However, ‘Prayer Ministry’ is where a deeper level of prayer for individuals is provided in a safe, supervised setting.

This may be helpful:

  • When a person’s need requires a longer time to pray than is possible in a church service
  • As a supplement to counselling or pastoral care, especially for those who are ‘stuck’ in an area of their life
  • If there is an addictive or demonic issue at work
  • If the issue requiring prayer is confidential

4 Criteria for Safe and Effective Prayer Ministry

Over the years, I have had positive experiences of Prayer Ministry that resulted in help and breakthrough.
However, I also had some negative—even harmful, experiences whilst receiving prayer for deliverance. I now realise these could have been avoided if some simple guidelines had been in place.

Recently, as a prayer department leader, I was involved in establishing Prayer Ministry in our church. Following are some criteria that team members and I decided were important as we launched our own Prayer Ministry department [1]:

1. Accountability

Accountability may include:

  • Prayer Ministry team members are appointed and under oversight. If the Prayer Ministry is not local church-based, the team members are there with the knowledge and recommendation of leadership in their own church.
  • The Prayer Ministry itself has oversight in the form of church leadership or a God-honouring Board.

Why this is important:
It provides a safe environment for the prayer team as well as those being prayed for. Accountability and leadership is a Biblical concept—and spiritual authority is released through being under authority (Matt 8:5-13)

2. Application Process

An application process provides a means in which the person receiving prayer must disclose any:

  • Relevant medical history
  • Medications being taken
  • Counselling or ministry currently being undertaken, and
  • The name of the faith community (church) he or she is attending.

Why this is important:
This is necessary when the Prayer Ministry is caring for new people whose background is unknown. It highlights any potential difficulties or reasons why prayer ministry should not be undertaken. It helps provide the best level of care for both givers and receivers of prayer.

3. A Referral System

This referral may be incoming or outgoing, and can also be formal or informal.

Referral can take place to or from:

  • Pastoral care in the church
  • Christian counselling
  • Medical assistance.

Why this is important:
Prayer ministry is effective, but it is important to remember that it is just one tool to help bring us freedom in Christ.

Two dangers that a healthy referral process helps avoid are:

  • The Prayer Ministry becoming an isolated ministry
  • An unhealthy dependence on prayer ministry by individuals

4. Prayer Team Members are Appointed and Trained

Prayer ministers are screened, trained and appointed, ensuring that they have not only the appropriate spiritual gifts, but also the knowledge, experience and Biblical tools to minister freedom to people.

Why this is important:
Prayer Ministry can be open-heart surgery—someone comes in with a need, makes confession and opens their heart to receive ministry from the Holy Spirit. That is a very vulnerable position—and it is vital that prayer team members have the gifts, skills and character to minister well. This may include specialist training.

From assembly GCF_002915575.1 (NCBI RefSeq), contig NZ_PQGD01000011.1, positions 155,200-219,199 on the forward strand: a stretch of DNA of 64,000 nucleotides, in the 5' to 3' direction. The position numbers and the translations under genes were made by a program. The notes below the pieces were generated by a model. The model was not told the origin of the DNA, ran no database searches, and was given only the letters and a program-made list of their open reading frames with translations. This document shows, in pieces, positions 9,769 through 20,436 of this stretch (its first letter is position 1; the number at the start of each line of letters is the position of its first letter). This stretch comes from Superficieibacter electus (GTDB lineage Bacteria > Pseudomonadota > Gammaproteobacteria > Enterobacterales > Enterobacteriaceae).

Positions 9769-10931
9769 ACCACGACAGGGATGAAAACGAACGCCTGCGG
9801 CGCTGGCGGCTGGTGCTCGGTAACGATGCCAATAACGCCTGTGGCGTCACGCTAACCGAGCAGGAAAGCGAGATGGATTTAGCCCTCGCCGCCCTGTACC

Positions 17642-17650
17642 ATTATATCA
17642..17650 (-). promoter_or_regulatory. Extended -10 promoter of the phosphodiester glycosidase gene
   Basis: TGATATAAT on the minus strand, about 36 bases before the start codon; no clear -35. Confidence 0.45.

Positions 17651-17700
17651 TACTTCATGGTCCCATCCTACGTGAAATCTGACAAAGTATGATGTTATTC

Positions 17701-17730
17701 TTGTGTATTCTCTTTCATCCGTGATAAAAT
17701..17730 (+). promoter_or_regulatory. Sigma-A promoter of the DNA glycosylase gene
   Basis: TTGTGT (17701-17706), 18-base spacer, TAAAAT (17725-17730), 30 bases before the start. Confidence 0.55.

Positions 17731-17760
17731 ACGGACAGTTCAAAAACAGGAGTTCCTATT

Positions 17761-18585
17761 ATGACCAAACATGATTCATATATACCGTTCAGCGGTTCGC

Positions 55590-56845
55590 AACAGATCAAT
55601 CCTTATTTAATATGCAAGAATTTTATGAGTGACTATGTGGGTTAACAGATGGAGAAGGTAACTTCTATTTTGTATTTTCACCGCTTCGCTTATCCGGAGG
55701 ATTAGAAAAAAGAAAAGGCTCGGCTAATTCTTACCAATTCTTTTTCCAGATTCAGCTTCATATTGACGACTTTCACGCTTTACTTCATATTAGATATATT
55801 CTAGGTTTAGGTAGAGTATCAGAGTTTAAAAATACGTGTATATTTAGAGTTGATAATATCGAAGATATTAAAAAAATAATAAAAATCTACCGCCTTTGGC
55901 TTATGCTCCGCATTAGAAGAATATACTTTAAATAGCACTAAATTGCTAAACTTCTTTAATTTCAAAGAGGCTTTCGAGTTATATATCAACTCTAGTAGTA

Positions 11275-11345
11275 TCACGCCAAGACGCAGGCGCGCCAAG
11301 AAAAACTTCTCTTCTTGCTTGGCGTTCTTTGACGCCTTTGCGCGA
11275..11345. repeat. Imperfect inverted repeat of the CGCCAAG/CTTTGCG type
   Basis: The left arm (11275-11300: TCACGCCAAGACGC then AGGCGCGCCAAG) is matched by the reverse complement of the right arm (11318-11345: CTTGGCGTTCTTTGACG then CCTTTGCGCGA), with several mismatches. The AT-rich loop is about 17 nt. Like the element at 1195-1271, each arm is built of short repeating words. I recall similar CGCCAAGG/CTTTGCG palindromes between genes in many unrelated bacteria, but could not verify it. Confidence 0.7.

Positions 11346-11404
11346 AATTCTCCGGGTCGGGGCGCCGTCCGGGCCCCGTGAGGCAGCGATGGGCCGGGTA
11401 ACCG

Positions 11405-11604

Remember, Jesus selected His disciples; He then mentored them and showed them how He ministered before sending them out. They then reported back to Him.

Ideas for the Process of Prayer Ministry

Following are some things that can take place in a Prayer Ministry session:

  • The prayer team (consisting of two trained prayer ministers) listens to the client express the need, and prays for him or her.
  • The prayer team may operate in gifts of the Holy Spirit such as discernment, or word of knowledge as they listen to what God is saying about the person’s need.
  • They may lead the person through a Biblical response to God such as forgiveness, repentance or a prayer of commitment.
  • On occasion, freedom prayer (such as deliverance ministry) may be used.
  • The prayer team always checks that the person is agreeable—i.e. obtain the consent of the person who is receiving ministry—before proceeding with any of the above.
  • Optional: some Prayer Ministry includes the ministry of intercessors praying in a separate room or location (with the client remaining anonymous). They may provide feedback on what God has spoken to them.


Never assume that because a ministry is called ‘Prayer Ministry’ or ‘Deliverance Ministry’ that it operates in the exact way that I have outlined above.

  • What takes place in an individual Prayer Ministry session will vary according to the need expressed.
  • Also, every Prayer Ministry team will also have its own particular style, methods and values.

Whether you are seeking prayer yourself, or referring another person, you have a right to ask about the philosophy, style and methods of the Prayer Ministry.


[1] Following are some other safety guidelines we incorporated into our own Prayer Ministry process:

  • Confidentiality:For our own ministry, we decided not to retain notes, apart from the signed intake form.
  • Pastoral Care:Being a church-based ministry, we advised people to notify their Pastoral Care leaders of their participation in Prayer Ministry.
  • Safety for All PartiesWe communicated that those ministering or those receiving prayer could stop the session at any time if they felt uncomfortable.
  • Supervision We also provided clients with the name of a Prayer Ministry supervisor or [in the case of our church] the Pastoral Care Pastor for people who had questions or concerns.

Other Posts on Prayer:

Prophetic Intercession, Its Power And Pitfalls

3 Simple Ways To Pray For Healing